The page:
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In November 2017, Alexandria Ocasio-Cortez (AOC) was working at a craft cocktail bar in Manhattan. Less than a year later, she won the Democratic Party's primary election for New York's 14th congressional district, defeating the ten-term incumbent Congressman, in one of the biggest upset victories in the 2018 midterm election primaries. Within half a year of that, she beat her Republican opponent in the 2018 general election, and at age 29, became the youngest woman ever to serve in the United States Congress. As swift as this ascension was, her childhood and cultural background played a significant role in molding her world view on social issues, which she will now strive to legislate for.

AOC was born in 1989 into a working-class family. Her father was a Bronx native, and her mother was Puerto Rican. With the local area lacking a robust schooling system, Ocasio-Cortez’s extended family helped fund a move to a better school district. This was where AOC first experienced income inequality, juxtaposing New York’s poorest borough (the Bronx) with more affluent New York counties. She then went on to study economics and international relations at Boston University. As a freshman, AOC got the news of her father’s death. With an ongoing financial crisis and no will left for the family, AOCs mother cleaned homes and drove school buses, while she herself started bartending and waitressing to make ends meet.

It was during college that Ocasio-Cortez developed a penchant for community work. She volunteered for Senator Ted Kennedy, serving as an immigration case worker and handling foreign affairs. Her most significant political undertaking prior to the primary election was Bernie Sanders' 2016 nomination bid, where she worked as an organizer. That same year she participated in protests against the Dakota Access Pipeline in Standing Rock, and visited Flint, Michigan, where a contested debate was running over its poisoned public water supply.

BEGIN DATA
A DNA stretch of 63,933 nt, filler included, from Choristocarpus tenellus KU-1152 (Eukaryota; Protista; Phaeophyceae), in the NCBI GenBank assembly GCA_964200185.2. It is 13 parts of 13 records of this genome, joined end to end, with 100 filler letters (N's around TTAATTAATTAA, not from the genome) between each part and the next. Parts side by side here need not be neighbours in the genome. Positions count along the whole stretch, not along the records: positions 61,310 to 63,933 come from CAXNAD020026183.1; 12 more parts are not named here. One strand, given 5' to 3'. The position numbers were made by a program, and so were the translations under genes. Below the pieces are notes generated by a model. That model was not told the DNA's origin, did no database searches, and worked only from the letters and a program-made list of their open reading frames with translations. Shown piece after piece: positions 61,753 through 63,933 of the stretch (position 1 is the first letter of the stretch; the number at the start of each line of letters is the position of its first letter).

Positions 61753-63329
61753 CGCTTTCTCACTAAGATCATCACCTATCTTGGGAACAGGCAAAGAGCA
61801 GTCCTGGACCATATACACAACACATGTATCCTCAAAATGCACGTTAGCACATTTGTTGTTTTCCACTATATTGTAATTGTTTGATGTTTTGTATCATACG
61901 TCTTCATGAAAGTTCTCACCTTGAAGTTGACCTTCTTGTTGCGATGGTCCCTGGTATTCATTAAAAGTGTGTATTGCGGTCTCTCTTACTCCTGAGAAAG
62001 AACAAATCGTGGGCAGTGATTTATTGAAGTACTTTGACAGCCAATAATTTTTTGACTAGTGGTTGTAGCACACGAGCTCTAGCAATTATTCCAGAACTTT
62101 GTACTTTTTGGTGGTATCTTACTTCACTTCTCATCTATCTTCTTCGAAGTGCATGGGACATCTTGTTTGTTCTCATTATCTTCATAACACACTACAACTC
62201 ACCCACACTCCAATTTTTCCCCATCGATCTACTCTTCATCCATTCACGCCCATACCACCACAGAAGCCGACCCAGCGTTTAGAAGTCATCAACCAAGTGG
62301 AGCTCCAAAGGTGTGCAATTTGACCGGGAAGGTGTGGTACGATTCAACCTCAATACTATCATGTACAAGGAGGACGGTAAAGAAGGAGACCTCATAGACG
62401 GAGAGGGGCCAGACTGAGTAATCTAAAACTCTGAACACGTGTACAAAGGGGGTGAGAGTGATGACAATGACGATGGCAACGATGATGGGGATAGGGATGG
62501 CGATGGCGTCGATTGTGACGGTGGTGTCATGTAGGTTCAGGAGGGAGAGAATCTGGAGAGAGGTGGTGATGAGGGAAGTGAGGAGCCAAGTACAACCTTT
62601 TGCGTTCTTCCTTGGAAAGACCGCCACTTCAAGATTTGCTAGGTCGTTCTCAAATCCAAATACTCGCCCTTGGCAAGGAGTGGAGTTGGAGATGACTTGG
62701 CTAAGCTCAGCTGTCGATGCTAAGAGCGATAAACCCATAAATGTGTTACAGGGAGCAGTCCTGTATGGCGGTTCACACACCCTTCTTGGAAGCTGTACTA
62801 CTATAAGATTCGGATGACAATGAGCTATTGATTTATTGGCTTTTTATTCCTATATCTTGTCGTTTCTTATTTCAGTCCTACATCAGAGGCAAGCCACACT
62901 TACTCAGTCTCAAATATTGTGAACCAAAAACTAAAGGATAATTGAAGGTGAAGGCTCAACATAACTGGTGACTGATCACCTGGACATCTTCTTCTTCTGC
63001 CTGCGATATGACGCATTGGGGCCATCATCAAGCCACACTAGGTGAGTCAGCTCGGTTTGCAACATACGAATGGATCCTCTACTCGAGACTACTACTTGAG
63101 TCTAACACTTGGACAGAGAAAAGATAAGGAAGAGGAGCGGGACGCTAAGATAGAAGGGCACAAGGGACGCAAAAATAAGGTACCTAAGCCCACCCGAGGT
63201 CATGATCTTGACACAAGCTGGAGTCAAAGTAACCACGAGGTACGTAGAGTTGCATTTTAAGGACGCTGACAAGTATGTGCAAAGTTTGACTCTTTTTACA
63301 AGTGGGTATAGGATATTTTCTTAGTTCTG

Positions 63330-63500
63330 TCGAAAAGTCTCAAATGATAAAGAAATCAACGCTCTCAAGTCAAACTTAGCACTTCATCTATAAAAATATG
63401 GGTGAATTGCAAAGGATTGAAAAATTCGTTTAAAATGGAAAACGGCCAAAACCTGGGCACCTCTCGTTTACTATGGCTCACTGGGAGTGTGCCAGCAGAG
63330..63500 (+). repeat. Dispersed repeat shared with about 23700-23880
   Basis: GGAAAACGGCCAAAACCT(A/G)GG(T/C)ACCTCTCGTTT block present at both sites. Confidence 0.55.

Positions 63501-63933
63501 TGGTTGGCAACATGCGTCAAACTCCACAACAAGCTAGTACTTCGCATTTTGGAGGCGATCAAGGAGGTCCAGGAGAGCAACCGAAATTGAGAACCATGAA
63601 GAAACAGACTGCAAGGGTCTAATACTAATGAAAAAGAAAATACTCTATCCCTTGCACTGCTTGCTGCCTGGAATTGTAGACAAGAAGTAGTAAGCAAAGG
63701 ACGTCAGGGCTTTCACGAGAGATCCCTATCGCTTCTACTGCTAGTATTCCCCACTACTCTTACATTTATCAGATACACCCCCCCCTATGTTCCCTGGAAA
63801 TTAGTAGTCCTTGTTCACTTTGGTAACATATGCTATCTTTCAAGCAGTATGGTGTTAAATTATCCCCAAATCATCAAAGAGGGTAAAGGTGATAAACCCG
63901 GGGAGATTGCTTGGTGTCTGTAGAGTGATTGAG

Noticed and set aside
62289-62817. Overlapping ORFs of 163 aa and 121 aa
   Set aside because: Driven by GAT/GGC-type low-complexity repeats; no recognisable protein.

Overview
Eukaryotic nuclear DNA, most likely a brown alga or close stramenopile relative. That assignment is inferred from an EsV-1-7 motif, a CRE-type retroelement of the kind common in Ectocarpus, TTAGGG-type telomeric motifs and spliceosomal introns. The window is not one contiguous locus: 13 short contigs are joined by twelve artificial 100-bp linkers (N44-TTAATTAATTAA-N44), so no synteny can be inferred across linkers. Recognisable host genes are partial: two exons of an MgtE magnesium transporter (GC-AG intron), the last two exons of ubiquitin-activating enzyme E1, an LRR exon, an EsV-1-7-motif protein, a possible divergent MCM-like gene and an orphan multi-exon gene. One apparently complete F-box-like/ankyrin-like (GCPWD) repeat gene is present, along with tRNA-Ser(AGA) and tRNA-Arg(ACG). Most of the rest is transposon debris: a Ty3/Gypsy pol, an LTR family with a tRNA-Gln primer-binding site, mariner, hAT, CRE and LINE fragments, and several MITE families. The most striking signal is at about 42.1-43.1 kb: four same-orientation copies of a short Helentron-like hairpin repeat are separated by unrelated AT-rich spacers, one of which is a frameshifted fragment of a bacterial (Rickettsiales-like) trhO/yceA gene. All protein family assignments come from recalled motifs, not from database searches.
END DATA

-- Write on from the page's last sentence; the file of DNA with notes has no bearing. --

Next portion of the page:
Apart from her progressive social views, her most recent revelation was regarding her ancestry, where she revealed a recent discovery that her family descended from Sephardic Jews.

“The story goes that during the Spanish Inquisition, Jews were forced, on the exterior, to convert to Catholicism, but on the interior, they continued to be who they were, continued to practice their faith. And a strong group of people who wanted to continue living life the way they wanted to live it, decided to get on a boat and leave Spain. Some of these people ended up in Puerto Rico," Ocasio-Cortez said.

In relation to her Puerto Rican descent, AOC went onto say “we are an amalgamation, we are not one thing, we are black, indigenous, Spanish, European; we are all these things".

Her most profound and timely statement followed shortly after - "I think it all goes to show that our destinies are tied beyond our understanding, beyond even what we know. And as we learn more and more about the histories of others, our friends and neighbors, we start to uncover what we already know to be true: your destiny is mine, and my destiny is yours".

In this polarizing political, economic and social climate, Ocasio-Cortez is a breath of fresh air, and a true representative of how a diverse cultural background can help steer the conversation in the right direction.

How has your TCK background affected your stance on social issues?

Learn more:

AOCs life story, from humble beginnings, to congress elect.

Ocasio Cortez’s campaign, and how it snowballed into victory.  

AOCs revelation of her Jewish ancestry, and how all our destinies are inherently intertwined.

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